Apr 14, 2011, 2:11 AM EDT
It was the last game on the last night of the regular season — and nobody wanted it to end. Not the fans in Sacramento, who were loud and would not leave at the end of a wild game. Wild in every way — the shots were wild, the setting was wild, that this last game had high stakes for playoff seeds was wild. And the ending was wild.
The Lakers were ahead 18 points at the start of the fourth quarter and were cruising past Sacramento and into the second seed when the Kings started to show the fight their fans have shown in an effort to save their team — not their politicians, not their leaders, not the Kings’ owners, but the fans — and they battled back. The Kings outscored the Lakers 29-11 and had it not been for a vintage Kobe Bryant dagger in the heart of Kings fans, Sacramento might have won. But, of course, the Lakers did in overtime. You expected otherwise?
Still, the Kings shined a light on the flaws of the two-time defending champions. What makes them vulnerable in the playoffs, which is most often themselves and their focus.
And it’s that way with the contenders — there is no clear dominant team this season. Every top team in both conferences is flawed. Others are built to expose those weaknesses.
It means as unpredictable a playoffs as the NBA has seen in years. And that may make it the most fun in a long time.
First, let’s clear up the playoff matches in the West, which were in doubt until 1:15 a.m. ET Thursday.
With the win, the Lakers are the No. 2 seed in the West and they will take on the Hornets in the first round (Chris Paul and Kobe in a battle of stars).
The Mavericks are the No. 3 seed and will face a Portland team that has a real shot to win that series. The Thunder, with their surprising overtime loss to the Bucks at home on Wednesday, are the fourth seed and will take on the Nuggets in what promises to be another first-round barn-burner.
Somebody is going to get upset in the West in the first round. Wild and unpredictable. We’re telling you.
Which is fitting — the entire season has been that way. LeBron James and the Miami Heat alternated between blowing our doors off and struggling to look like they were a threat to anyone. There was the explosion of Derrick Rose from good to jaw-dropping MVP. The move of Carmelo Anthony from Denver to New York. Jerry Sloan and Deron Williams leaving Utah. The Knicks returning to respectability. The resurgence of the San Antonio Spurs. Blake Griffin dunking everything in sight and making the Clippers a must-watch.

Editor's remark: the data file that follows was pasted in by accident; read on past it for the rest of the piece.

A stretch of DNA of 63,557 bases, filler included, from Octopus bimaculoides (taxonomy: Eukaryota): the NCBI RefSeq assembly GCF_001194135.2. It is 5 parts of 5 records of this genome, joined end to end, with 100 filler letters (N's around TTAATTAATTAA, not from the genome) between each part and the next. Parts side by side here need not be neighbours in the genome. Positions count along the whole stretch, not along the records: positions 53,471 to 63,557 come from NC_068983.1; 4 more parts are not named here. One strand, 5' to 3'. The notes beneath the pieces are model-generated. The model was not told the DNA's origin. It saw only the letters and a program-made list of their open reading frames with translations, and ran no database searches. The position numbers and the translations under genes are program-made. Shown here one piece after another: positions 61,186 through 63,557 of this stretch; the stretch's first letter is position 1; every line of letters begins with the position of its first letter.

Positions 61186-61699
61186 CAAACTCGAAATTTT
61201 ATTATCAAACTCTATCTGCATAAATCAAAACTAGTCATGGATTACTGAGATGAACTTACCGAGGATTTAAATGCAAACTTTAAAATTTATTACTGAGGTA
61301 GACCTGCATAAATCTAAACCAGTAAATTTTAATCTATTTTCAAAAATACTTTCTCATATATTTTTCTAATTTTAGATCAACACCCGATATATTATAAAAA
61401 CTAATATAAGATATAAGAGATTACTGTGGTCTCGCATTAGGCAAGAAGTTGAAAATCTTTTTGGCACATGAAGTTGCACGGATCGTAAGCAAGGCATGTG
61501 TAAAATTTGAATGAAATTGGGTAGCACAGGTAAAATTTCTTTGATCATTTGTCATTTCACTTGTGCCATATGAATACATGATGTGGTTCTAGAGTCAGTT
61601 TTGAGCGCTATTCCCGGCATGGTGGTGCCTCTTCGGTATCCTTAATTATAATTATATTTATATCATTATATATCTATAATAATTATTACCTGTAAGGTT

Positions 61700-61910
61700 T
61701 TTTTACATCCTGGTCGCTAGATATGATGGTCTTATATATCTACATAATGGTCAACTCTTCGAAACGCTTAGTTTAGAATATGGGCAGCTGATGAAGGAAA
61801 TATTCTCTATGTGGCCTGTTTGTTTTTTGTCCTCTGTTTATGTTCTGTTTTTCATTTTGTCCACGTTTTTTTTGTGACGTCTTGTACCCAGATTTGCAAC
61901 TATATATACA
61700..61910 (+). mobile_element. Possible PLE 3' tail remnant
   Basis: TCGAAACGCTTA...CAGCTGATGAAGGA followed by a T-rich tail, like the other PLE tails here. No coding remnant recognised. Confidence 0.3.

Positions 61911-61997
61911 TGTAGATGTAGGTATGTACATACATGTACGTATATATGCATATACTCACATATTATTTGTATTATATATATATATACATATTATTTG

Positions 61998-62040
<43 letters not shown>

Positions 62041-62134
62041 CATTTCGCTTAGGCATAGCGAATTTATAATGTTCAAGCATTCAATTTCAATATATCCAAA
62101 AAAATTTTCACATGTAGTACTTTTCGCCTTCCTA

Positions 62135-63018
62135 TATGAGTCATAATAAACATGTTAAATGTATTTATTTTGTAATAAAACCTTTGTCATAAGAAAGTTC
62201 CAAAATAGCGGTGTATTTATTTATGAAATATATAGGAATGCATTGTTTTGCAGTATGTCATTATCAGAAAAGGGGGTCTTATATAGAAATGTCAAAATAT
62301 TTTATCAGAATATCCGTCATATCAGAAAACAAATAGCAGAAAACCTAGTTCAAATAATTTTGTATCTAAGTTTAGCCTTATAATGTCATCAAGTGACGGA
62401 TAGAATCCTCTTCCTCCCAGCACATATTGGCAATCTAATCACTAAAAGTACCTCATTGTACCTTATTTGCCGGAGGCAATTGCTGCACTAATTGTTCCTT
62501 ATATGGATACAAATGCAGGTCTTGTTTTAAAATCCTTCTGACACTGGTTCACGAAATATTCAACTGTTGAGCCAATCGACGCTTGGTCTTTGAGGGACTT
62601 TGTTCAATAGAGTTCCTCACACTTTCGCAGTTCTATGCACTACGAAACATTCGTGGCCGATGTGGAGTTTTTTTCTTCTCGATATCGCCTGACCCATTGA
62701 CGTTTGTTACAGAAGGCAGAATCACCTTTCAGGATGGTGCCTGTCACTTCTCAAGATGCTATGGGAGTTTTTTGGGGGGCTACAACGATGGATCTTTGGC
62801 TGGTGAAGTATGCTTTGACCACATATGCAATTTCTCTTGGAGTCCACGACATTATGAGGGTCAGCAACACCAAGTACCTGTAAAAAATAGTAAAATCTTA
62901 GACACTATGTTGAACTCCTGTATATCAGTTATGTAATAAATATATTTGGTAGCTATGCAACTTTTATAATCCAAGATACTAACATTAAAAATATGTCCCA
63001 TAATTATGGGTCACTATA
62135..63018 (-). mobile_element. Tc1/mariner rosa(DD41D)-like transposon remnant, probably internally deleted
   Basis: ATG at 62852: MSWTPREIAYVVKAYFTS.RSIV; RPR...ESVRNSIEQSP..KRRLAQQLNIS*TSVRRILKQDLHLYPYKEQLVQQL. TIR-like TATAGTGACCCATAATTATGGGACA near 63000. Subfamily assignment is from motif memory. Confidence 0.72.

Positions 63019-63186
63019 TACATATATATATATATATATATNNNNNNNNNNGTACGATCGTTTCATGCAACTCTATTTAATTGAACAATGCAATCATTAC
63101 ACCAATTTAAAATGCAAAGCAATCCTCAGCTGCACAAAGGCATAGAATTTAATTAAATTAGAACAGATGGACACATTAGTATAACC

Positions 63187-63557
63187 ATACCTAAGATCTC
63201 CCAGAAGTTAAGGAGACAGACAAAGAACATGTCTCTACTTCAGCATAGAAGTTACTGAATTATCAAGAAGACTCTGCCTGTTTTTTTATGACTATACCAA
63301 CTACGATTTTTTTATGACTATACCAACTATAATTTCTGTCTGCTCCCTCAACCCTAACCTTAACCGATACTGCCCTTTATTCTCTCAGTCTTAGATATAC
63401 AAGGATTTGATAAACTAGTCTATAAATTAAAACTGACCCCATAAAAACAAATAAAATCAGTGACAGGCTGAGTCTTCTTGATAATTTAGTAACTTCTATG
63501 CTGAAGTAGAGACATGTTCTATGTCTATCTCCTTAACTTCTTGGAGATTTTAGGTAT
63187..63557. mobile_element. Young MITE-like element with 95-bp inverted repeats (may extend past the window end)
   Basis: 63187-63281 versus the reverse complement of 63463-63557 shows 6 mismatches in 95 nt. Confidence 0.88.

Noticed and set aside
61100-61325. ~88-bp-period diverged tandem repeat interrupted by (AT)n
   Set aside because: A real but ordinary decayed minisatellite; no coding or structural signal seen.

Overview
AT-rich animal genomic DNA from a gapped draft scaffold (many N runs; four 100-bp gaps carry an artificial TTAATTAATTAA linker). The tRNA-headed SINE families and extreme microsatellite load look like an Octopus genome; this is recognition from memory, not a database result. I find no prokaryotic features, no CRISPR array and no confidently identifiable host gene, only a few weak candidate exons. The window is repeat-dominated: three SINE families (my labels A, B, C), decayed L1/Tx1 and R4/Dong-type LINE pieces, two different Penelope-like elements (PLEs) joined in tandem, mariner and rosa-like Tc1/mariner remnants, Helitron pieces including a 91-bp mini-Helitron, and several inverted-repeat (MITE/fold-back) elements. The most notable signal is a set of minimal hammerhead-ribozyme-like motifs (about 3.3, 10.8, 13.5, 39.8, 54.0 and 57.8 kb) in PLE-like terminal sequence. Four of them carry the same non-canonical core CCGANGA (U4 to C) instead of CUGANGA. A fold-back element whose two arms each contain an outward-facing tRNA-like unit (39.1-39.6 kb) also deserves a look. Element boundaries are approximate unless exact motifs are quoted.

And the Kings sadly leaving Sacramento — with a Kobe Bryant dagger in their back.
Now the playoffs come and there is not one team you can point at and say “nobody is going to match up with them.” The Lakers may be the closest thing — they have Kobe and the ridiculously long skilled front line — but they are not as deep as previous seasons. As many around the league say — and as they showed against Sacramento in the fourth quarter Wednesday — the Lakers are the biggest threat to the Lakers. On any given night they can lose focus and lose to anyone.
Boston? They traded away Kendrick Perkins, which may not matter if Shaquille O’Neal can be healthy for the playoffs, but that’s a risk. Plus, they have looked older as the season dragged on, and Rajon Rondo is doing lord knows what lately. Do they have one more run? Can the resurgent Knicks put a real scare into them in the first round?
Miami has the three great players, but will the lack of depth around them get exposed in the playoffs? Orlando made big trades this season to bring in Gilbert Arenas and bring back Hedo Turkoglu, but did they really get better?
And Chicago, no team has played harder all season than them. But there are questions around the league if what we have seen is the best of them — Boston and veteran teams have another gear for the playoffs, does Chicago?
San Antonio runs its offense through Manu Ginobili (how healthy is he?) and Tony Parker now. They have a good supporting cast, but will their not-as-strong defense catch up with them? Can they make one more run with an older core?
Oklahoma City’s core is young, and they addressed a real need by getting Kendrick Perkins. But are they still too young? Do they have the role players that can step up and make the big plays now?
It’s a lot of questions, legitimate questions for every contender.
Let’s get some answers. Let’s start the playoffs.
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